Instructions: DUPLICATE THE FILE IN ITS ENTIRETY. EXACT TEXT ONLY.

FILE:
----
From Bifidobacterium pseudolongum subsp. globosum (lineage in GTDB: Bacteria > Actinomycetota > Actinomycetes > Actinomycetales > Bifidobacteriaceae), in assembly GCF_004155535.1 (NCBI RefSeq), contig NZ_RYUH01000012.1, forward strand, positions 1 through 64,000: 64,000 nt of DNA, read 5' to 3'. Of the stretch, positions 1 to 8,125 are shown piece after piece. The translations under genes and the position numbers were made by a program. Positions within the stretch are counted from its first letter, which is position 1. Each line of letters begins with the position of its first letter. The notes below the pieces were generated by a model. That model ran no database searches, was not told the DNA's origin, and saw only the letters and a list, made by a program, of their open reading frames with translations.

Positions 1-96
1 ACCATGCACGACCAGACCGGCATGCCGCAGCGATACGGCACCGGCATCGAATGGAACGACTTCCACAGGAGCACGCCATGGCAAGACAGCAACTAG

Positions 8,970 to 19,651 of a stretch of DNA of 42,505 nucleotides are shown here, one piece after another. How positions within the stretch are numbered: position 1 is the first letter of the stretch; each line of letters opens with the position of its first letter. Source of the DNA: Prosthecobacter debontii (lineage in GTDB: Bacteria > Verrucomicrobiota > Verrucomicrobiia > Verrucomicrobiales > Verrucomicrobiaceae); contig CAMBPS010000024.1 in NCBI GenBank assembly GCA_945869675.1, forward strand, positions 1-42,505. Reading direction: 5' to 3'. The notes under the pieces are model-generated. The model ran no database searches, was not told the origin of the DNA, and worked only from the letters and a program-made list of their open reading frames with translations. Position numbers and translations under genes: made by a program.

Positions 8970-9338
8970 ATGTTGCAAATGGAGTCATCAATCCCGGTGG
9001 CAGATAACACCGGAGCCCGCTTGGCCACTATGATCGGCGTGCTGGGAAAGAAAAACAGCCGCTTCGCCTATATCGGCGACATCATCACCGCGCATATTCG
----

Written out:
From Bifidobacterium pseudolongum subsp. globosum (lineage in GTDB: Bacteria > Actinomycetota > Actinomycetes > Actinomycetales > Bifidobacteriaceae), in assembly GCF_004155535.1 (NCBI RefSeq), contig NZ_RYUH01000012.1, forward strand, positions 1 through 64,000: 64,000 nt of DNA, read 5' to 3'. Of the stretch, positions 1 to 8,125 are shown piece after piece. The translations under genes and the position numbers were made by a program. Positions within the stretch are counted from its first letter, which is position 1. Each line of letters begins with the position of its first letter. The notes below the pieces were generated by a model. That model ran no database searches, was not told the DNA's origin, and saw only the letters and a list, made by a program, of their open reading frames with translations.

Positions 1-96
1 ACCATGCACGACCAGACCGGCATGCCGCAGCGATACGGCACCGGCATCGAATGGAACGACTTCCACAGGAGCACGCCATGGCAAGACAGCAACTAG

Positions 8,970 to 19,651 of a stretch of DNA of 42,505 nucleotides are shown here, one piece after another. How positions within the stretch are numbered: position 1 is the first letter of the stretch; each line of letters opens with the position of its first letter. Source of the DNA: Prosthecobacter debontii (lineage in GTDB: Bacteria > Verrucomicrobiota > Verrucomicrobiia > Verrucomicrobiales > Verrucomicrobiaceae); contig CAMBPS010000024.1 in NCBI GenBank assembly GCA_945869675.1, forward strand, positions 1-42,505. Reading direction: 5' to 3'. The notes under the pieces are model-generated. The model ran no database searches, was not told the origin of the DNA, and worked only from the letters and a program-made list of their open reading frames with translations. Position numbers and translations under genes: made by a program.

Positions 8970-9338
8970 ATGTTGCAAATGGAGTCATCAATCCCGGTGG
9001 CAGATAACACCGGAGCCCGCTTGGCCACTATGATCGGCGTGCTGGGAAAGAAAAACAGCCGCTTCGCCTATATCGGCGACATCATCACCGCGCATATTCG